You probably learned the english "the" with a "d/z"-sound, but "th" in the, they, ... is actually the sound /ð/. It's called the "voiced dental fricative", which means you have to pronounce it like a "d" or "z" but with your tongue in between your frontal upper&lower teeth. [/ð/ = greek δ = this] [/θ/ = greek θ = thin] ( /θ/ is like a dental s).
Providing the correct context--for instance, if one were to ask, "What is she doing?" (I believe this translates to τι κάνει;, but, please, correct me if I'm wrong--I think τι κάνει; means more like, 'How is she?' or 'How is she doing?'), could another respond with simply the verb and the correct ending (διαβάζει) as a response?
I'm not asking for a Duolingo concept--just wondering if this is what would be done in Greece itself.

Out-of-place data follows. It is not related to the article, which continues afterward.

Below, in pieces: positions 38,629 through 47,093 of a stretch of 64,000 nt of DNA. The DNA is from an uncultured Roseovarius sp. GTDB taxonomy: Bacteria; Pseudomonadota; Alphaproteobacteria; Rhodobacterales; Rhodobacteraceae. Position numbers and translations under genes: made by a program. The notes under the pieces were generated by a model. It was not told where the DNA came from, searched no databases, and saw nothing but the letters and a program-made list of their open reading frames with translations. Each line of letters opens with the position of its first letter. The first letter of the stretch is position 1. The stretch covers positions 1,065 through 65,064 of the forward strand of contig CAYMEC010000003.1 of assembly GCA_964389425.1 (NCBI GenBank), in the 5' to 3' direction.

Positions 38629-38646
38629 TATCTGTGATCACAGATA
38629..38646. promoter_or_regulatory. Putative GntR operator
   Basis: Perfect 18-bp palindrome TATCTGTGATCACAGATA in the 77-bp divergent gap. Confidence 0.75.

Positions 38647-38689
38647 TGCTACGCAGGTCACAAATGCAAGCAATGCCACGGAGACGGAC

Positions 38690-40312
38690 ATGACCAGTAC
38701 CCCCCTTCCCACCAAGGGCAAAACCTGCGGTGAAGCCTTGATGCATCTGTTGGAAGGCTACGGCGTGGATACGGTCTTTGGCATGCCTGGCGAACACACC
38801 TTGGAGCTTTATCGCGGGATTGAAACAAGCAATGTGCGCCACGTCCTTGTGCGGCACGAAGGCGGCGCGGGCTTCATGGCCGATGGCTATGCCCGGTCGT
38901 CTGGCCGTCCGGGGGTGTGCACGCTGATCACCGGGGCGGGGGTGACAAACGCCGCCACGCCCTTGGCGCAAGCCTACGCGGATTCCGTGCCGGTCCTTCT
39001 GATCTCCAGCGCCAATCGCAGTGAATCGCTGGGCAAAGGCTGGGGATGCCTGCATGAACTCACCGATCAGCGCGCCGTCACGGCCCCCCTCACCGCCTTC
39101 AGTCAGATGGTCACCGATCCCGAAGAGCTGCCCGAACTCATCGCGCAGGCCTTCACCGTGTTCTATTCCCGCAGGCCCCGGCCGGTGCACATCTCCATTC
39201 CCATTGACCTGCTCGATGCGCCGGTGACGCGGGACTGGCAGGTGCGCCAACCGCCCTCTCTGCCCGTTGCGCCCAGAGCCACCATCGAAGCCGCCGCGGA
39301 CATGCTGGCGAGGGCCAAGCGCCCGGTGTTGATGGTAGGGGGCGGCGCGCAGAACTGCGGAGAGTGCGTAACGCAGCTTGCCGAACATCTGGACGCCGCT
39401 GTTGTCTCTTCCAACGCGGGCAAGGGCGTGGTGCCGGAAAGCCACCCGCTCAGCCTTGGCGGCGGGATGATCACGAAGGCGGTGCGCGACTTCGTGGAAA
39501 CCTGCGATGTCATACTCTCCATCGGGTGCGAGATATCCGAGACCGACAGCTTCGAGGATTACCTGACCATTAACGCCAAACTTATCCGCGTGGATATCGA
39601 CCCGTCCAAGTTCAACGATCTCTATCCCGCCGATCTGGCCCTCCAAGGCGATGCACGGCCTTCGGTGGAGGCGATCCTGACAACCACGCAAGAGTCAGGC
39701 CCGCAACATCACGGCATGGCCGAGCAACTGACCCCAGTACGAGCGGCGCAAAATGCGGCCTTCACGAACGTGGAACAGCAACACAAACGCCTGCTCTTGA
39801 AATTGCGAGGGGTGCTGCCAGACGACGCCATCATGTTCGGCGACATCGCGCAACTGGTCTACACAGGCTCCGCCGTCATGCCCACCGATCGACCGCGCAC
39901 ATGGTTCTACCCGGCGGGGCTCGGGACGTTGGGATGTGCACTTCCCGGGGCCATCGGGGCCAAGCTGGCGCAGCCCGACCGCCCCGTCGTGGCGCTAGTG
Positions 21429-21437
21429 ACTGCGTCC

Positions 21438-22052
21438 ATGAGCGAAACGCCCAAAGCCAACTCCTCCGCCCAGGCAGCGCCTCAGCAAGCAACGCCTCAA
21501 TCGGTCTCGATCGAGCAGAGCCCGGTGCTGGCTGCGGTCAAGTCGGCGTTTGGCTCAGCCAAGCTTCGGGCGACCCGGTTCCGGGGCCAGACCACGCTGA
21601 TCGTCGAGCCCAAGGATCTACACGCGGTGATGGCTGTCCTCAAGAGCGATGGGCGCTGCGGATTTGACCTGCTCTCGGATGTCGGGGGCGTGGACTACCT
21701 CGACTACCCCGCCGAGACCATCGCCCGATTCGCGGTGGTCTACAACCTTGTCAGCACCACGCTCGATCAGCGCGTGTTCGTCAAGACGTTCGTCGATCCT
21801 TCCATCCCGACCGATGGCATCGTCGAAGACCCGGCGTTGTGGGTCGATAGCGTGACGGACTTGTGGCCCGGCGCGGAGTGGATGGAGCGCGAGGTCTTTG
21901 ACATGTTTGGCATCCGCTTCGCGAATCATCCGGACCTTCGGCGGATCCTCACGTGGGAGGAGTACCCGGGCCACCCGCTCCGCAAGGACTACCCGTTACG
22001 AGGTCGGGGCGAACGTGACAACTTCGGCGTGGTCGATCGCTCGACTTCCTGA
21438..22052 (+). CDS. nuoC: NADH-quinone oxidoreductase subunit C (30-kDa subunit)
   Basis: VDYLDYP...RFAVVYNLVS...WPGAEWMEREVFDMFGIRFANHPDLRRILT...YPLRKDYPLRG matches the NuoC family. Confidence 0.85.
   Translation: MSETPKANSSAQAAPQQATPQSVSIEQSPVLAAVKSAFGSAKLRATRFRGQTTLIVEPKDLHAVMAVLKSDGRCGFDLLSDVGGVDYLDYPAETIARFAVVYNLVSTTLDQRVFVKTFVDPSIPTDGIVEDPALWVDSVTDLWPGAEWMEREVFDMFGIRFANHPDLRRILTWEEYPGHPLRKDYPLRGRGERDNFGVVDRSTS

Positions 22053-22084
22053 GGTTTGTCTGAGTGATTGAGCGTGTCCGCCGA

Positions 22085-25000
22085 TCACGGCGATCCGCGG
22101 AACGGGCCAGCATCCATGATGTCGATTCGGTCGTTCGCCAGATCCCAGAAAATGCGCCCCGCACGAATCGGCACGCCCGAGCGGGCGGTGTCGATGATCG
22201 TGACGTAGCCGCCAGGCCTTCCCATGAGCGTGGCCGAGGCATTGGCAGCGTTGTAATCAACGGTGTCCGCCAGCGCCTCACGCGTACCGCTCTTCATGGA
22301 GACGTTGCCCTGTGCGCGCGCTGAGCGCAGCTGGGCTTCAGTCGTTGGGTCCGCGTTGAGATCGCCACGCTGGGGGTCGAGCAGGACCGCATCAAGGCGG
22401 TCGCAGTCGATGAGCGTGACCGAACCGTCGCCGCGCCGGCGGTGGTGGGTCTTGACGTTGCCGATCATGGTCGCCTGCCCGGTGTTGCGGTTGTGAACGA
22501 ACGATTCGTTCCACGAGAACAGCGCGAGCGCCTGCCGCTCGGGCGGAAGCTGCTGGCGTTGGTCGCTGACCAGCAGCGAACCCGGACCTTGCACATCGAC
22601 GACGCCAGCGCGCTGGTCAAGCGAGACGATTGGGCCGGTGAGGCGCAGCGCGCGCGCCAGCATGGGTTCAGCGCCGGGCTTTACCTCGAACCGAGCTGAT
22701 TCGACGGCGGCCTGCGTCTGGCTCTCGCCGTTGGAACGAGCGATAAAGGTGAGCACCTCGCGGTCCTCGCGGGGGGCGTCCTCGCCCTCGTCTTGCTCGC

Please read the Diphthongs section in the Tips and notes in the ABC skill: https://www.duolingo.com/skill/el/ABC/tips-and-notes. :)
Think of the Greek verbs in a pyramid formation. The four blocks at the base are the perfects the 3 above are the simples and the two above them are the imperfects and the one at the top is the continuous. You only need 4 tenses Imperfect past I was reading διάβαζα, simple past I read διάβασα, simple present I read/am reading διαβάζω and simple future I will read θα διαβάσω. By adding θα you can obtain all the other tenses Imperfect future I would read θα διάβαζα, Continuous future I will be reading θα διαβαζαand apart from these the 4 perfects which you add έχω or είχα along with θα. είχα διαβάσει I had it read, έχω διαβάσει I have it read, θα έχω διαβάσει I will have it read, θα είχα διαβάσει I would have it read. In there case you conjugate the έχω and the είχα to denote the person.